In Los Angeles, real estate was so valuable even the dead had a hard time finding a decent spot without shelling out the cost of a Mercedes-Benz Maybach Exelero. A sizable trust fund was now a prerequisite to being buried in even the most decrepit cemeteries.
“How could a place be so full and empty at the same time?” Joanna thought as she walked through Rose Hills Memorial Park.
She wore a simple black pants suit and a long sleeve white blouse. She regretted wearing flats instead of her ankle boots. The ground was still muddy from the rare rainstorm that showered the city two nights ago. She wore no makeup; her dark sunglasses being the only facial accessory. She carried two carnations and two lilies in one hand and a small brown bag in the other.
The cemetery was not her favorite place to visit, especially on this day. As she wonder amongst the tombstones, her insides felt mangled. The sweet siren of the hummingbirds— a sound that on any other day brought her serenity — today sounded worse than cats clawing on a chalkboard. The grass beneath her feet felt like hot coals; the fallen golden-red tree leaves reminded her of a trail of blood leading her down a path to hell.
As she walked amongst the bones of those long departed, she found some delight in reading the various epitaphs.
“Here lies so-and-so; beloved mother and friend to all,” Joanna read.
“Here lies Martha Blachard and her 1967 Mustang, Pumpkin.”
She read a few more.
“Here lies Frank Headman, beloved son and brother. Oh, here’s my favorite — here’s lies Betty Banks, beloved wife and mother.”
Joanna chuckled at this one. “Amazing how everyone is ‘beloved’ after they’re dead? Guess it wouldn’t be nice to say ‘she was a lying, cheating bitch who murder her husband,’ huh?”
She reached her destination — Laura and Andrew’s gravestones. Gravestone wasn’t the right word; grave-marker was more appropriate. She swiped away a few fallen leaves and noticed the engraving was a bit worn and almost unreadable. She made a mental note to arrange to have the markers re-etched.
“Hey guys, how you doing?” she said. “See, I didn’t forget your birthday. Andrew, I got you a Porsche.”
She crouched down and pulled a 1970 Porsche 917 magenta-colored Hot Wheel from the brown bag. She placed the toy on Andrew’s grave.
“I have someone searching for that limited edition 1973 Ferrari 312P you wanted.”
She kissed Andrew’s grave-marker.
“For you Laura, I got you that Revlon Super Lustrous Pink in the Afternoon lipstick. You really loved the color, but girl, I should’ve told you — that color never looked good on you.”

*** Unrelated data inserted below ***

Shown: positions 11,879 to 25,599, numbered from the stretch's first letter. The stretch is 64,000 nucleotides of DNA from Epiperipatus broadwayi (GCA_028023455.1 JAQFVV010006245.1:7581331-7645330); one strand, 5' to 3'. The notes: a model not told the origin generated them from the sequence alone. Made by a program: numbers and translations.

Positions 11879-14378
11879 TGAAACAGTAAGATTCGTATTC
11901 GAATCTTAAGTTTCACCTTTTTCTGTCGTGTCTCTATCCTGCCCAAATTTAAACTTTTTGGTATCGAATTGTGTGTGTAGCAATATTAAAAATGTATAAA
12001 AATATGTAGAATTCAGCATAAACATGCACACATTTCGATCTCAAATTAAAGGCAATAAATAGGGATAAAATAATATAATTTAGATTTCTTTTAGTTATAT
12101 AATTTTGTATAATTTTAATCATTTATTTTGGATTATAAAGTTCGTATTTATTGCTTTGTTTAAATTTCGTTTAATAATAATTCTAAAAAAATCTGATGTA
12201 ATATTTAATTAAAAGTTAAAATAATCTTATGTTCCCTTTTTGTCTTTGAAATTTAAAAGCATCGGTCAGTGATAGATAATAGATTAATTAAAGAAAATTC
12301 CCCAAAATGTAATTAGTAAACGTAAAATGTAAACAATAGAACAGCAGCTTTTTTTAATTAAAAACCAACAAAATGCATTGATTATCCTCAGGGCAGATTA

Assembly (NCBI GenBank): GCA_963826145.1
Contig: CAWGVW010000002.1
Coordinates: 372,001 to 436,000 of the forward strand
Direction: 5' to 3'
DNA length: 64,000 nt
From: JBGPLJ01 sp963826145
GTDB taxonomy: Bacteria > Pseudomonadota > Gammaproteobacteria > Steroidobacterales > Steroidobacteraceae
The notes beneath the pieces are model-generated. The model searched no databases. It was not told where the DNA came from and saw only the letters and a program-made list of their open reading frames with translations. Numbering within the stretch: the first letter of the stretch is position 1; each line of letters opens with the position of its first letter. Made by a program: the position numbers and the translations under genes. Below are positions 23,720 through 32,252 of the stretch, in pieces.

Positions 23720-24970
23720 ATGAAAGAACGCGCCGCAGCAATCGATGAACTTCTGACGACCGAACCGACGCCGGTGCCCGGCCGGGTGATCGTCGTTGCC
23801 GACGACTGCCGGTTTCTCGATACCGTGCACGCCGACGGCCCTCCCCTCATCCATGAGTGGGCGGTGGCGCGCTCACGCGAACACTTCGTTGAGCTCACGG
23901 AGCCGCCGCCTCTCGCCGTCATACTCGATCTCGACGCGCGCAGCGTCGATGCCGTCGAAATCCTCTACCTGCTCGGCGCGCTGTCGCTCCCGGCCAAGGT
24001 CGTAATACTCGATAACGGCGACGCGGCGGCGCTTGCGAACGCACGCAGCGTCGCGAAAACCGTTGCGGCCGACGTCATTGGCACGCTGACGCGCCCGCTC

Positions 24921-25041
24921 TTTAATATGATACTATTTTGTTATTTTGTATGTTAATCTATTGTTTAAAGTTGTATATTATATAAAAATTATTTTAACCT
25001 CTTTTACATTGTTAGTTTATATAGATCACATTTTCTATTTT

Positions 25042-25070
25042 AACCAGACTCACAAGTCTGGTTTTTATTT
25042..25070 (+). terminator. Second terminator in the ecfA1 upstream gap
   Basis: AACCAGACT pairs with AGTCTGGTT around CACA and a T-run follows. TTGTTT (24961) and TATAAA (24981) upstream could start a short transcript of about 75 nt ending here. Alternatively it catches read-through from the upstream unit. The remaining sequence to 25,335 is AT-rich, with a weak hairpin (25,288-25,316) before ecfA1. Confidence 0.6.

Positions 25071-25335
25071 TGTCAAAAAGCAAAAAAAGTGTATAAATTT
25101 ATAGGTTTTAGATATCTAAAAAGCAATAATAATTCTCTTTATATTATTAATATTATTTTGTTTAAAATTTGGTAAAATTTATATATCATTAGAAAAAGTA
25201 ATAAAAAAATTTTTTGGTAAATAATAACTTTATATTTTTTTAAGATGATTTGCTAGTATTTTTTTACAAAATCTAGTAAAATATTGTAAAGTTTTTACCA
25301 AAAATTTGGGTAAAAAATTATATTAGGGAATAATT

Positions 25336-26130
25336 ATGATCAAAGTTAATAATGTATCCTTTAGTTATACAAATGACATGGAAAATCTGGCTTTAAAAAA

Joanna laughed. She laughed and laughed until her tears of laughter turned to sobs.
These was more than tears; this was the kind of excruciating bawling that only came when she felt drained of all hope and joy. Joanna sank to her knees, not caring about the damp mud that dirtied her suit.
The pain that flowed through her was as intense as the Santa Ana winds and sharper than a katana. She told herself she’d move on from the loss of her best friends. But she knew it was a lie. Her pain was only numbed, and the same anguish overwhelmed her every time she visited the cemetery.
And every time, the same damn questions plagued her mind:
Why had she let it happened?
Why couldn’t she stop it?
Why did they have to die?
Why? Why? Why?
Knowing the answers would never come was the real torture.
She cried until there was nothing left but the same raw emptiness eating her insides. The sunglasses hid her scarlet eyeballs. Her body hung limp, as if each limb weighed three-times as much as before. The ocean breeze that that kept the city cool now burned her skin.
Joy and happiness no longer existed, only pain. A pain that fueled her rage and anger; a pain powering her life’s only mission — quenching her thirst for revenge.
She gathered herself, stood up and dabbed away her tears.
“Guess what? The agency, in its infinite wisdom, has taken us off the undercover assignment and given us some silly protection detail. And you wouldn’t believe who they assigned us to protect? That’s right, that piece of shit Angelo. Seems he’s now some government stool pigeon. A muthafuckin’ rat! I nearly threw up when Kelvin told me. I swear I wanted to quit right then and there. After what that muthafucker did to us! They got some nerve asking me to protect him.”
She took four deep breaths before she spoke again.
“I should quit. I really should.”
She crouched down and laid a carnation and lily on their graves. She smiled and whispered to her friends —
“But we always believed in giving the devil his due.”
* * *